The preparations and the arrival to Crete

In consultation with the Greek government Dimitrios Petropoulakis, officer of the Greek army from Rahes Githion made an appeal for volunteers in order to go to Crete and to reinforce the struggle for freedom. The departure of 800 volunteers, the 600 of whom were Maniots, took place at Christmas in 1866 with the steamboat “Ydra”. At Syros, other volunteers who were on the steamboat “Panellinio” joined them.

The landing of the volunteers, the food and the ammunition they had with them, took place at the bay of Agia Pelagia where from for security reasons, due to the nearby fortress with Turkish forces, they moved fast to Kamariotes. On the way, there was a successful battle against the Turks, although a big quantity of food was taken by the enemy.

The military body, in communication with the local chieftains, moves to the east counties Lasithi and Milopotamos where the revolution was uninspired. When Dimitrios Petropoulakis arrived to the area of Lasithi, he was appointed by the temporary government of the Cretans the military chief of the east counties.

The Battles at Milopotamos

The biggest part of the maniot military body camped at Keramoi and headed to Melamvi, close to the monastery of Prevelis. There it was united to the 1000 Cretans and the military body of captain Koraka in a united camp.

Close to the camp to the area Tibaki, there was the body of the Turkish soldiers and one corvette. In order to secure food, the different teams moved to the mountainous areas to get food from the shepherds, such as the Petropoulakis party to the area of Idi.

The Turks under Resit Pasha attacked the military troops of Petropoulakis, Korakas and Koronaios at the straits of Tilisos. Initially, Koronaios’ team was attacked and was under a lot of pressure. For this reason, a team of the maniot military troops came to help headed by Leonida, the son of Dimitrios Petropoulakis, whereas the father with his own team was shooting the enemy from the sides.

Under this coordinated pressure the Turks were forced to withdraw. They came back, though, helped by the Egyptian cavalry, but they were again stopped.

Under these circumstances, the attacks ceased and the military bodies withdrew to safe locations. As to what the rebels ate, it is described in a representative verse of a poet from that period:

“Give me too brother this half locust to pass this day too.”

The maniot military troops took the locations at Krousona where from they attacked the Turkish troops, as well as at the nearby plains and supported the women and children from the attacks of the Turks.

The battles at Lasithi

The volunteer cheifs and chieftains who took part in the battles of Lasithi that followed the ones in the area of Milopotamos were Dimitrios Petropoulakis and Elias Dimitrakarakos from Mani,Jeorgios Kourmoulis captain of the Greek army and Christos Vyzantios colonel of the Greek army on retirement. The armed Cretan fighters were about 2-3000.

So, the number of the Turks was great and it is estimated to be 1 to 8 approximately. The chiefs Korakas and Sfakianakis along with the other chieftains ran to the plain to stop the Turkish cavalry. This is the first impact. The battle lasted from 5 in the morning until 10 at night, that is to say for seventeen hours and the rebels despite the shortage in guns and number of men were the winners. The dead and wounded Turks were around 700 and from the rebels only 40 were killed or wounded. Amongst the dead men, there was Mihalis Petropoulakis. This battle of the 21st May was one of the cruelest and unforgettable battles of the revolution of 1866 because for the first time the rebels fought in a plain one to one. Constantinos Sfakianakis remembers in his report that:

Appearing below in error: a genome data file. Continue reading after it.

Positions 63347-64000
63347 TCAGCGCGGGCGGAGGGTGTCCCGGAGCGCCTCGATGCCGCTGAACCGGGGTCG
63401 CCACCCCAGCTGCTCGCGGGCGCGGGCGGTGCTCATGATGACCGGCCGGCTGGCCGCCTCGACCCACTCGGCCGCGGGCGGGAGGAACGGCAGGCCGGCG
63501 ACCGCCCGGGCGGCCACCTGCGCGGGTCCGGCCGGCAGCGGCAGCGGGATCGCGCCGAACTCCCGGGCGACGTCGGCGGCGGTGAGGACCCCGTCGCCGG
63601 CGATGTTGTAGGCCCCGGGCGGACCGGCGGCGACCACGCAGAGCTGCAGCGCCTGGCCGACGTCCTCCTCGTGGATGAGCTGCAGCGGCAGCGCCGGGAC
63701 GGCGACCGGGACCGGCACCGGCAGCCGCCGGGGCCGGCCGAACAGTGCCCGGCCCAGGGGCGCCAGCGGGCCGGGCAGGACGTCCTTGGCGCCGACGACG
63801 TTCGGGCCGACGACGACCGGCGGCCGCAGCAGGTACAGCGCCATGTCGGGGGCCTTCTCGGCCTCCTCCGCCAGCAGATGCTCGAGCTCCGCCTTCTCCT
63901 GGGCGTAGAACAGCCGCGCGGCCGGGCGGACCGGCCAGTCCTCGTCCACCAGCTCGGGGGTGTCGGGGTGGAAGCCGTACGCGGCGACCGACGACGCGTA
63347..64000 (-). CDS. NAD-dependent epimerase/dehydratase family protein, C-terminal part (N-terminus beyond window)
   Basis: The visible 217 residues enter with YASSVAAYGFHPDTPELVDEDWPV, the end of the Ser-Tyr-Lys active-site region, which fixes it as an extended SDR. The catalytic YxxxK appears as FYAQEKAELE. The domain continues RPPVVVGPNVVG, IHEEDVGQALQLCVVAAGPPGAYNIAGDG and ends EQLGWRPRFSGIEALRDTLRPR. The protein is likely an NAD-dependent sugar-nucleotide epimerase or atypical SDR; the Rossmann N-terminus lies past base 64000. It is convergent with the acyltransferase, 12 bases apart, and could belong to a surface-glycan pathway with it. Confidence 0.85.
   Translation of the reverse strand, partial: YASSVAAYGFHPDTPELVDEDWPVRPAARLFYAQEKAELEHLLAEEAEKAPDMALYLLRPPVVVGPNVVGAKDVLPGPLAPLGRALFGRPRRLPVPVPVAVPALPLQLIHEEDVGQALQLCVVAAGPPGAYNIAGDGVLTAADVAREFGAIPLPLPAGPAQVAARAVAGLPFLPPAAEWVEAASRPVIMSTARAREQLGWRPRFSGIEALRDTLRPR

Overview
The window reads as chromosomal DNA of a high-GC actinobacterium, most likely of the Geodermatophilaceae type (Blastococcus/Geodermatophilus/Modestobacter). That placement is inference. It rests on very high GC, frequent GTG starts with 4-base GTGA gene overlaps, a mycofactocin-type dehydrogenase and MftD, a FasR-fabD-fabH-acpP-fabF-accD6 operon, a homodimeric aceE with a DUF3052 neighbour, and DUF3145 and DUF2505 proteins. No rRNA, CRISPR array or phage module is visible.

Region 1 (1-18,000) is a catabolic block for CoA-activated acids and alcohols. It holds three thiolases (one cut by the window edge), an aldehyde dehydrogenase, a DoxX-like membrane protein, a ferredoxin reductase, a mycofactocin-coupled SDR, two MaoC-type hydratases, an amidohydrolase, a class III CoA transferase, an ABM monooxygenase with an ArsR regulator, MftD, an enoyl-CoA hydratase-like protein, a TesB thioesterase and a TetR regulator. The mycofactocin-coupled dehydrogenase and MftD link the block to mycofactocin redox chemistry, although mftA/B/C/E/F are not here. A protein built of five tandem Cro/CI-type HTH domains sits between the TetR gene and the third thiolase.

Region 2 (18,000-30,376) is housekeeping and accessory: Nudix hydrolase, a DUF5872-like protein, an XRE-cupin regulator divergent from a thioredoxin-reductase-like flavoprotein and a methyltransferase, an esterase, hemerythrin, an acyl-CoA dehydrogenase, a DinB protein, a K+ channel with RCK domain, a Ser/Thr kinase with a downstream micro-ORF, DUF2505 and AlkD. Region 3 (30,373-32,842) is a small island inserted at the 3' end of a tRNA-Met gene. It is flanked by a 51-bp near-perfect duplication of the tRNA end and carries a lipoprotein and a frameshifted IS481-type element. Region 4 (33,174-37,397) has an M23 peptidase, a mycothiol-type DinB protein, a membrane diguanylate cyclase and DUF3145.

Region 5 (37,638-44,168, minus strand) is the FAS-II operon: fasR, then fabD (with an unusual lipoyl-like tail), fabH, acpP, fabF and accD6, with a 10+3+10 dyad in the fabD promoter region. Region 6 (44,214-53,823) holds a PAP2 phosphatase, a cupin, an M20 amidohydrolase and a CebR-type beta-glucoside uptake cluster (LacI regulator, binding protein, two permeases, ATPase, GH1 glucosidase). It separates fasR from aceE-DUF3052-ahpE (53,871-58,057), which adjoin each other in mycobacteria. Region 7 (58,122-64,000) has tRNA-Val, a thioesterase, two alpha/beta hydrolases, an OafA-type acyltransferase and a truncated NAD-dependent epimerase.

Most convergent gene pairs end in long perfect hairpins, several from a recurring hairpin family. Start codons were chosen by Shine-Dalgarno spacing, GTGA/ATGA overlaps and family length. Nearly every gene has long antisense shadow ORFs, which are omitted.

“Also Korakas and everybody else admitted, that this is a most important and glorious battle after Arcadi. Everybody at the battle fought with bravery and enthusiasm”.

Dimitrios Petropoulakis (Rahi Gythion, around 1800- Athens 1870)

Dimitrios Petropoulakis has been a fighter in the revolution in 1821 and distinguished mainly in the battles against Ibrahim. He supported Kapodistria and Otto against the revolts against them. In 1844, when he failed to be elected deputy he rebelled against Kolettis’ government whom he considered as responsible for his failure. In 1850, he was elected deputy on Mani. In 1862-63, he was evicted by the temporary government and was ordered to leave Laconia. Soon the evictions got less. Parallel to his political activity there was his military career, whereas in 1870 he became colonel. In 1854, he took part in the revolution in Thessalia, head of a body of volunteers and was wounded in Kalabaka on the 10/5/1854. In 1866-7, he realized his first campaign to Crete. In the end of 1868, he was sent for a second time to the island by the Boulgaris government, head of 1000 volunteers aiming to revive the struggle. He was defeated, though, at the battle in Vryses (8/12/1868) and got imprisoned. He was set free after the interference of the Great Forces and retreated. In the archives, there is material mainly about his eviction (1862-1863) and the campaign to Crete in 1868

The second campaign (1868-69)

After the revolutionary events in 1866, the Turks pushed the Cretans with all the means they had, but mainly with the construction of more than 80 small fortresses with guards (Kouledoi) along the shores and impededany external help.